Following its recent admission that its own cookie consent mechanism was non-compliant (see previous blog post here), the UK privacy regulator (the ICO) updated its cookie notice last week (see our previous blog post here) and has now published guidance on cookies and similar technologies. Key messages are:

  • No implied consent for non-essential cookies allowed, including consent obtained via sliders/toggles which are defaulted to ‘on’
  • Analytics cookies are not ‘strictly necessary’ and so require consent
  • The position regarding the use of ‘cookie walls’ to restrict website access remains unclear, although is likely to be inappropriate in many circumstances


The use of cookies on websites is regulated by both the GDPR and the ePrivacy rules in Europe. The GDPR applies its normal rules to cookies where they collect and process personal data, whereas the ePrivacy rules provide that if you use cookies you must: (i) say what cookies will be set; (ii) explain what the cookies will do; and (iii) obtain consent to store cookies on devices. The ePrivacy rules do not contain a definition of consent, meaning that the GDPR standard of consent applies (i.e. consent must be freely given, specific, informed, and involving an unambiguous action by the individual).

The ICO Guidance

The ICO Guidance (available here) has set out how organisations should comply with the rules relating to cookies. In particular:

  • Cookie Information: To comply with the information requirements of the legislation, organisations need to make sure users will see clear information about cookies. This also needs to include information about the purposes and duration of the cookies used. The information needs to be provided in such a way that the user will see it when they first visit the website.
  • Consent: There is no preferred mechanism for obtaining individual consent but organisations need to ensure that any consent mechanism they put in place allows users to have control over all the cookies the website sets, including third party cookies. The guidance places the burden of responsibility on the website owner to consider, before incorporating a third-party cookie, whether its consent mechanism allows the user to control whether the cookie is set or not.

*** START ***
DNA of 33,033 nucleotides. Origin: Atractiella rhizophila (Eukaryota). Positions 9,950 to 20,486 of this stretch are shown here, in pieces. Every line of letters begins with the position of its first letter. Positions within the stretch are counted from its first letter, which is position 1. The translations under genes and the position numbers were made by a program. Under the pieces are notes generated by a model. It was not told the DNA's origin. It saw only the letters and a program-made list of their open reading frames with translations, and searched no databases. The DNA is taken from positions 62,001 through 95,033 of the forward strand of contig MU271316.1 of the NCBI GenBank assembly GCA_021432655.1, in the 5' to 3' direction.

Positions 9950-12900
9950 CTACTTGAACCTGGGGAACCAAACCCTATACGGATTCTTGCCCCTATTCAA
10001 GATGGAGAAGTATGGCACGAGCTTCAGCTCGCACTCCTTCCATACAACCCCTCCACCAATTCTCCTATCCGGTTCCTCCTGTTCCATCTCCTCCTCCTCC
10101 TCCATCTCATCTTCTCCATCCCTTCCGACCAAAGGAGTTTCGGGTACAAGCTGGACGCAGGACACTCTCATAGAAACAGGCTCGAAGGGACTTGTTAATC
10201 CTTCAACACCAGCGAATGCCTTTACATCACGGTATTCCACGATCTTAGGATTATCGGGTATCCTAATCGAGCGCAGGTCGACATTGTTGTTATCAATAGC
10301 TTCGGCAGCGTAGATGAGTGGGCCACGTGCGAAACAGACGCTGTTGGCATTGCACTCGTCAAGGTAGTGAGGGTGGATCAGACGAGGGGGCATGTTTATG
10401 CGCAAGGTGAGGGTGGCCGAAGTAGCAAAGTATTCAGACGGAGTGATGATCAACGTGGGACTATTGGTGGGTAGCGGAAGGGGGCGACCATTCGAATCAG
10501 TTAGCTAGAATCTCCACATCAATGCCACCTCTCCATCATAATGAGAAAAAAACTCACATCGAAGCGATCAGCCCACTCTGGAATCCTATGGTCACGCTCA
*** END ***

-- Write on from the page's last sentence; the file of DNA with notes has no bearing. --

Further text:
• Bundled consent: Consent must be separate from other matters and cannot be bundled into terms and conditions or privacy notices.
  • Cookie walls: The Guidance is unclear as to whether cookie walls are acceptable. If use of a cookie wall is intended to require, or influence, users to agree to their personal data being used as a condition of accessing the service, then it is unlikely that the user consent will be considered valid.
  • Non-essential cookies: Enabling a non-essential cookie without the user taking positive action before it is set on their device does not represent valid consent. So-called ‘nudge behaviour’ to influence users in their decision-making is also not acceptable. For example, by emphasising the word “agree” or “accept” over any option to reject or decline. Likewise, a consent mechanism that doesn’t allow a user to make a choice would also be non-compliant, even where the controls are located in a ‘more information’ section (i.e. the user options are ‘agree’ or click for further information).
  • Analytics cookies: Analytics cookies are not ‘strictly necessary’ and so require user consent.
Miriam Everett

Miriam Everett
Partner, Head of Data Protection and Privacy, London
+44 20 7466 2378